Monday, January 19, 2009

The "Monster Bash" pinball machine

In 1998 Williams put out the ultimate Universal Monsters pinball game, with awesome artwork. Above is the front of the advertising flyer for the game, below is the back. I was never a pinball player, but I loved the art for many of those with genre-related themes. Go to My Star Trek Scrapbook blog to see the 1979 Star Trek game!

And for the rest of the post is the back panel art, with details of the playing area. Loads of monsterous fun!

And lastly, enjoy the promo video for the game starring The Bride, in all her big-beehive-haired glory!

Monday, January 12, 2009

Part 2: Drac Has Risen...

My Monster Memories today are of:
Issue #6 of the "Dracula Lives" magazine
(Click on images to view full size.)

I bought the above "Dracula Lives" magazine at a corner convenience store in Macon, GA on the way to school in 1974. I bought every issue of this awesome magazine I could find, and was glad to see that this one covered my favorite Hammer Drac movie, "Dracula Has Risen From The Grave." Since I my past entry was on this very subject, I thought I'd post this article for your enjoyment before moving on to the next.

Tuesday, January 6, 2009

The Making of: Dracula Has Risen From The Grave

My Monster Memory today is of:
"Dracula Has Risen From The Grave"
(Click on images to view full size)

From issue #10 of Fantastic Films, published in September of 1979, comes this behind-the-scenes article on the making of "Dracula Has Risen From The Grave," the third in the Hammer series of films starring Christopher Lee as the Count. Sink your teeth into this!

My own personal monster memories of this film began about 1971. We lived in Parkersburg, WV at the time, and I was in the 6th grade. Every Friday at school they showed a movie in the gym, with admission being a quarter. The one I remember most vividly was "Dracula Has Risen From The Grave," especially the scenes of the woman's body being discovered in the church bell, Dracula under the ice, and his destruction on the cross at the end. It would be over 35 years before I would see it again, when it finally came out on DVD. It has always been my favorite out of the Hammer Dracula films, due to this nostalgic memory; although not the best movie of them all, certainly very entertaining and better than the Drac sequels that came after.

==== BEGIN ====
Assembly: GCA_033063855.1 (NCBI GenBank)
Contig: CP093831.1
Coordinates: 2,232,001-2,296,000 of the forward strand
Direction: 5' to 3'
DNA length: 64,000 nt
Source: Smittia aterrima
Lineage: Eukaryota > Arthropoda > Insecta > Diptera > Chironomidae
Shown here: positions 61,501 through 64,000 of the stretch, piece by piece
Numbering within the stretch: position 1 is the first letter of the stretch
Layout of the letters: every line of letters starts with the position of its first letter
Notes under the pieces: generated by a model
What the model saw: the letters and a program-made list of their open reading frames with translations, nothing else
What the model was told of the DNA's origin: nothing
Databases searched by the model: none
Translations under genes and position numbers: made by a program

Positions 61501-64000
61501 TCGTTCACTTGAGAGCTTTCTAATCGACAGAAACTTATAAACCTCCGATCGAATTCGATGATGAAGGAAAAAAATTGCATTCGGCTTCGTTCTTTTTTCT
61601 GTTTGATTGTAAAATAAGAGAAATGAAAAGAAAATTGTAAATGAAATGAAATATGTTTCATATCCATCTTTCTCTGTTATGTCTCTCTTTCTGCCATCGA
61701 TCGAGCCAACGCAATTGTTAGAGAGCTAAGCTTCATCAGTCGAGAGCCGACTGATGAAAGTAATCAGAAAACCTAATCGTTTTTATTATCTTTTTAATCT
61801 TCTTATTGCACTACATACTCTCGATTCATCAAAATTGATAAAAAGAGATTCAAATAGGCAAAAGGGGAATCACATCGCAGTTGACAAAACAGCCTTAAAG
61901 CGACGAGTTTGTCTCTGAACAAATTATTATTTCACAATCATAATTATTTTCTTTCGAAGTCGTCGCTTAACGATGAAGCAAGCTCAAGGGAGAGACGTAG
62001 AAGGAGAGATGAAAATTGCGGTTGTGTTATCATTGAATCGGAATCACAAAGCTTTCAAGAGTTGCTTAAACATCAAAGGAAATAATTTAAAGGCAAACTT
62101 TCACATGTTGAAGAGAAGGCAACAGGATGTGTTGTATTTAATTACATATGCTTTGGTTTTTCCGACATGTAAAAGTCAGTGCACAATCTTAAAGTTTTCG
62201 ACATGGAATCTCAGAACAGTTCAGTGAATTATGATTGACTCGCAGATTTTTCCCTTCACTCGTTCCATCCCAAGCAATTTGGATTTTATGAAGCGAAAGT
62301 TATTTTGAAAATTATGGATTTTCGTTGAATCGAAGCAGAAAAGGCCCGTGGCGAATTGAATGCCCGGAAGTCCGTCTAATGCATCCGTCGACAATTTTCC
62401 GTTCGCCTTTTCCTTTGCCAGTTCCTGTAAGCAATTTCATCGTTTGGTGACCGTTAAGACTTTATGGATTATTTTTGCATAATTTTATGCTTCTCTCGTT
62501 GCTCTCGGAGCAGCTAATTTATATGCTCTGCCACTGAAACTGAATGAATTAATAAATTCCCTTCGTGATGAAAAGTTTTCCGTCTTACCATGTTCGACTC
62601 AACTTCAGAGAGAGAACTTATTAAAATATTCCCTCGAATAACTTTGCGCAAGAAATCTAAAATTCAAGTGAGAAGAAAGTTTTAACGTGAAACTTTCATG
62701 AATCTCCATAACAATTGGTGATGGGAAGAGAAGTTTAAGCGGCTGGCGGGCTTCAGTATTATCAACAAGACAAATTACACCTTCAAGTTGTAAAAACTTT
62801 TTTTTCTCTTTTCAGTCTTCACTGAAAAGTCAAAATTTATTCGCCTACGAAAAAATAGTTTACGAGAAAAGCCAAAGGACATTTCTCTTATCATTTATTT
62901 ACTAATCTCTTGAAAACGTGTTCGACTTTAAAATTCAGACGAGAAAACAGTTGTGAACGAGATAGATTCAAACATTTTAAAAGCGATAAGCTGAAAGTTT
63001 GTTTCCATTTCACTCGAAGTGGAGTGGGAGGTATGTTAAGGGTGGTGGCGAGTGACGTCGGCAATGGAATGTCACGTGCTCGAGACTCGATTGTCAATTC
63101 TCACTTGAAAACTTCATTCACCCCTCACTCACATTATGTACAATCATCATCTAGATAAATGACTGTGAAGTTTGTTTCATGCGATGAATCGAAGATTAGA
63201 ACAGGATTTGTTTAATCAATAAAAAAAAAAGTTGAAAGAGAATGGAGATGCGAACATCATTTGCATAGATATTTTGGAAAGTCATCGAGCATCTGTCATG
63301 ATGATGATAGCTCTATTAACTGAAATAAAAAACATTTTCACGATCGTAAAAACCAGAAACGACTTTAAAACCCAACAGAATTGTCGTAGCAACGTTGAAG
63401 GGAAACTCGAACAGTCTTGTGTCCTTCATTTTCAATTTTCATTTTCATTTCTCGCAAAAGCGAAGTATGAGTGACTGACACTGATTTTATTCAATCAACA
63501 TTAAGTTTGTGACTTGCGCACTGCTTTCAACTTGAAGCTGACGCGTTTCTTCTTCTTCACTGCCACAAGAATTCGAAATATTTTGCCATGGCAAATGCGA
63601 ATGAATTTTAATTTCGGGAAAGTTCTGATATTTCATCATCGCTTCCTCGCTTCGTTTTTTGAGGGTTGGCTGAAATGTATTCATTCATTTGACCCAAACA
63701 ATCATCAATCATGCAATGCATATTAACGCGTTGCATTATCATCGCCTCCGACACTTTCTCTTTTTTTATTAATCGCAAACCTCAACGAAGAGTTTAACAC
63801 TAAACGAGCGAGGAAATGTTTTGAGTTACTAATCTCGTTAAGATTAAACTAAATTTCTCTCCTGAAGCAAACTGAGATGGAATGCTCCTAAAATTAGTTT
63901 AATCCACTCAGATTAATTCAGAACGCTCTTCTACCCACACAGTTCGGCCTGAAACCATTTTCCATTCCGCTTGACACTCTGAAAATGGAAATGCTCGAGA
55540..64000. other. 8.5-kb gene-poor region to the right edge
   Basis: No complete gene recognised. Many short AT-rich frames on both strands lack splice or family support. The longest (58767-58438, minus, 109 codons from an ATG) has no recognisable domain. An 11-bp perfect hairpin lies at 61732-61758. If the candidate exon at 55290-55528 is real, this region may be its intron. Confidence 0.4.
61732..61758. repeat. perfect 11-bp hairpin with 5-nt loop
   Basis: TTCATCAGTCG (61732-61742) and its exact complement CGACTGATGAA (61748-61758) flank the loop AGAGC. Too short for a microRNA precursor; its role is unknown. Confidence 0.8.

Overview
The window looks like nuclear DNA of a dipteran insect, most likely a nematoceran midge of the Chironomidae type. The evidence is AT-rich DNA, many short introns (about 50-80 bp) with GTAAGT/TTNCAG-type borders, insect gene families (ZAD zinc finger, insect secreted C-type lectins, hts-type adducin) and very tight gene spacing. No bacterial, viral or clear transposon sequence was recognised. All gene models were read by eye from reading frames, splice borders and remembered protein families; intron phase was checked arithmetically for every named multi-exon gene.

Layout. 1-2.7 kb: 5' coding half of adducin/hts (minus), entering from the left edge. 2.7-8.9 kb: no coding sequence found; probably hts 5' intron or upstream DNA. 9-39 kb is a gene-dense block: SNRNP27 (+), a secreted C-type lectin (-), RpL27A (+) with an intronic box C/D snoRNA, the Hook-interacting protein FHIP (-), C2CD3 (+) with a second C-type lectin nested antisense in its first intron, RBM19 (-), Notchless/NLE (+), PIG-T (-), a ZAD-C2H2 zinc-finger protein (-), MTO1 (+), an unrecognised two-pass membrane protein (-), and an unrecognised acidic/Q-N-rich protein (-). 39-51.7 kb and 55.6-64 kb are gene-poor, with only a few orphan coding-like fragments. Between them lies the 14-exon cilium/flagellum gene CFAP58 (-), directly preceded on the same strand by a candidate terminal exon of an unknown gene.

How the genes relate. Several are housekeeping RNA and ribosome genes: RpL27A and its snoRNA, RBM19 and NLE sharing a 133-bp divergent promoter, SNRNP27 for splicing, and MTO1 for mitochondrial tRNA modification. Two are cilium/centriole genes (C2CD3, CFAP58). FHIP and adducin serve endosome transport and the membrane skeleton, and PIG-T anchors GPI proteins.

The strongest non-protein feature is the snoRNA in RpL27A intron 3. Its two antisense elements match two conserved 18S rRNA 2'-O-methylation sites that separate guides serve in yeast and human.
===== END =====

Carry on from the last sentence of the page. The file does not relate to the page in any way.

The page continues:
In this piece of artwork for one of the posters, the artist himself posed for the reference photo of Dracula, which accounts for the fact it resembles Lee not in the slightest. Alos Drac seems a bit petulant and frustrated... more an upset child than a threatening figure.

Below are some screen captures from the DVD of the scenes I mentioned as being particularly memorable to me.

Although technically, he rose from a frozen stream, but that just didn't click as a catchy title.

This buxom belle is found stuffed up in a church bell. Why and how Drac did it is unclear, but perhaps he got tired of hearing the clanging every time he settled in for a morning nap.

As the burdened Monsignor makes the long tiresome climb, he wonders why they ever thought the castle would make a good tourist attraction.

Nothing says "rise and shine" like the taste of fresh blood on your lips.

"You! I command you, come and pull my finger!"

"Now, slave... go forth and do my bidding!
Oh, and pick me up some Visine from Rite-Aid while you're out!"

Impaled on the cross, the Count struggles helplessly while the gawking onlookers don't lift a finger to help.

Poor persecuted Dracula, who only wishes to live and let die, is abandoned by his faithless servant, whom he always treated with dignity and respect.

Even watching Frank Miller's "The Spirit" movie last week wasn't this eye-bleedingly painful.

Presumably dissolving into blood off-camera, Drac disappears after a painful and lingering death. It could have been worse, though; he could very easily have landed on the cross in a sitting position, in which case it would have been a real pain in the posterior.

It's interesting how times have changed; if a teacher showed this movie in his class, much less to a gym full of teens, they would probably end up on the 6 o'clock news, be fired, and the kids all trotted to the school shrink for counseling. Meanwhile the kids go home and play violent video games and watch TV shows and movies that would have given me nightmares for years at that age. Hypocrisy.